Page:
Combined inhibition of receptor tyrosine and p21-activated kinases as a therapeutic strategy in childhood ALL

Ina Katrin Siekmann, Kevin Dierck, Sebastian Prall, Marianne Klokow, Julia Strauss, Sophia Buhs, Antonina Wrzeszcz, Michael Bockmayr, Florian Beck, Magdalena Trochimiuk, Kristina Gottschling, Victoria Martens, Melissa Khosh-Naucke, Helwe Gerull, Jürgen Müller, Lena Behrmann, Martin Blohm, René P. Zahedi, Irmela Jeremias, Albert SickmannPeter Nollau, Martin A. Horstmann* (Corresponding Author)

*Corresponding author for this work

Research output: Contribution to journalArticlepeer-review

14 Citations (Scopus)


Receptor tyrosine kinase (RTK)-dependent signaling has been implicated in the pathogenesis of acute lymphoblastic leukemia (ALL) of childhood. However, the RTK-dependent signaling state and its interpretation with regard to biological behavior are often elusive. To decipher signaling circuits that link RTK activity with biological output in vivo, we established patient-derived xenograft ALL (PDX-ALL) models with dependencies on fms-like tyrosine kinase 3 (FLT3) and platelet-derived growth factor receptor b (PDGFRB), which were interrogated by phosphoproteomics using iTRAQ mass spectrometry. Signaling circuits were determined by receptor type and cellular context with few generic features, among which we identified group I p21-activated kinases (PAKs) as potential therapeutic targets. Growth factor stimulation markedly increased catalytic activities of PAK1 and PAK2. RNA interference (RNAi)-mediated or pharmacological inhibition of PAKs using allosteric or adenosine triphosphate (ATP)-competitive compounds attenuated cell growth and increased apoptosis in vitro. Notably, PAK1- or PAK2-directed RNAi enhanced the antiproliferative effects of the type III RTK and protein kinase C inhibitor midostaurin. Treatment of FLT3- or PDGFRB-dependent ALLs with ATP-competitive PAK inhibitors markedly decreased catalytic activities of both PAK isoforms. In FLT3-driven ALL, this effect was augmented by coadministration of midostaurin resulting in synergistic effects on growth inhibition and apoptosis. Finally, combined treatment of FLT3D835H PDX-ALL with the ATP-competitive group I PAK inhibitor FRAX486 and midostaurin in vivo significantly prolonged leukemia progression-free survival compared with midostaurin monotherapy or control. Our study establishes PAKs as potential downstream targets in RTK-dependent ALL of childhood, the inhibition of which might help prevent the selection or acquisition of resistance mutations toward tyrosine kinase inhibitors.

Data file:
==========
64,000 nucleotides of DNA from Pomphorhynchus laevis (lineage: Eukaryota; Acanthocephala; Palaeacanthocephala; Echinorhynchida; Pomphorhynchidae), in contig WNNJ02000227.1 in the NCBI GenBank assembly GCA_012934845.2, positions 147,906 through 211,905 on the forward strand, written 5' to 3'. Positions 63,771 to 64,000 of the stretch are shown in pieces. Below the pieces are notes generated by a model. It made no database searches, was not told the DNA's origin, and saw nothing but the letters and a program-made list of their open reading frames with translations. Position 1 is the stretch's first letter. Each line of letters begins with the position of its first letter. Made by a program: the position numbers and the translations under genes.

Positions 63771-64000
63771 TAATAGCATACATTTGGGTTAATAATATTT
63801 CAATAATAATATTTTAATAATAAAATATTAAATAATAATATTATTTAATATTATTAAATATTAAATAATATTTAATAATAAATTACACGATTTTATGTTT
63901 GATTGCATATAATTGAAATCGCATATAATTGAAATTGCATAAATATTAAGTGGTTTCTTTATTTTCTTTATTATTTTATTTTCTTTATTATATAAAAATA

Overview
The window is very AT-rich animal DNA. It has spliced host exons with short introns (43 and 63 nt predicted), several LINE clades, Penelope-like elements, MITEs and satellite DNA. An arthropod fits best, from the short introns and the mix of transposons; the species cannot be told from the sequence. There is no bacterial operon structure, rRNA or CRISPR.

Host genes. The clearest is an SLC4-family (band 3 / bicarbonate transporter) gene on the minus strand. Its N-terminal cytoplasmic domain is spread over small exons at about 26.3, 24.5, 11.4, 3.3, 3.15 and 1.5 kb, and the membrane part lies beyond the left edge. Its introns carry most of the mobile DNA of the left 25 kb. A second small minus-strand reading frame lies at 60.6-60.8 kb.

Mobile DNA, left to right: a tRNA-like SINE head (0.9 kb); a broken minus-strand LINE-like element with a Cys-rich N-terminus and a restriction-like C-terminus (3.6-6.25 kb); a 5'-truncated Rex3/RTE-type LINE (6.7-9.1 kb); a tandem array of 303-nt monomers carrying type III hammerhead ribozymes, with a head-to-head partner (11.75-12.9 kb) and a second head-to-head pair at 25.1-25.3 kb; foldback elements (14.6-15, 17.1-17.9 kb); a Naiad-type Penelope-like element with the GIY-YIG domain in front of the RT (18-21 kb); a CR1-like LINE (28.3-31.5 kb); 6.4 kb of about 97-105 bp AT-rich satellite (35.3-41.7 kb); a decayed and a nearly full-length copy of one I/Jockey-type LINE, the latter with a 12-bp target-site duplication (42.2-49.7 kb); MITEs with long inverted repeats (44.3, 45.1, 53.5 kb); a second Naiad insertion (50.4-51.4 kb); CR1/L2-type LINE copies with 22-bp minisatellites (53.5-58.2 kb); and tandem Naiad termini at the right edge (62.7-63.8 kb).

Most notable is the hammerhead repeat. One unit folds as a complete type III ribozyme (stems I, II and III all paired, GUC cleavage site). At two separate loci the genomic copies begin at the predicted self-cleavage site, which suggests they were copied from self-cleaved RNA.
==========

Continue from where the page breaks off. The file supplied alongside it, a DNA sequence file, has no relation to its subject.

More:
Original languageEnglish
Pages (from-to)2554-2567
Number of pages14
JournalBlood Advances
Issue number19
Publication statusPublished - 9 Oct 2018

Bibliographical note

Publisher Copyright:
© 2018 by The American Society of Hematology.

The authors thank Arne Düsedau (Heinrich Pette Institute) for flow cytometry sorting, Axel Leingärtner and Michael Horn-Glander for in vivo imaging (University Cancer Center Hamburg at Universitätsklinikum Hamburg-Eppendorf), and Dagmar Grabowski and Sonja Bartl (Department of Pediatric Oncology, University Medical Center Hamburg) for technical assistance.

This work was supported by Fördergemeinschaft Kinderkrebs–Zentrum Hamburg e.V., Madeleine Schickedanz KinderKrebsStiftung, Burkhard Meyer Stiftung and Ministerium für Kultur und Wissenschaft des Landes Nordrhein–Westfalen, Regierende Bürgermeister von Berlin–inkl. Wissenschaft und Forschung, and Bundesministerium für Bildung und Forschung. P.N. and A.S. received support from Bundesministerium für Bildung und Forschung for MedSys Project SARA 31P5800


  • Leukemia
  • lymphocytic
  • acute
  • childhood
  • midostaurin
  • ms-like tyrosine kinase 3
  • phosphotransferases
  • platelet-derived growth factor beta-receptor
  • receptor protein-tyrosine kinases
  • tyrosine
  • mass spectrometry
  • signal transduction
  • clinical trials and observations
  • lymphoid neoplasia


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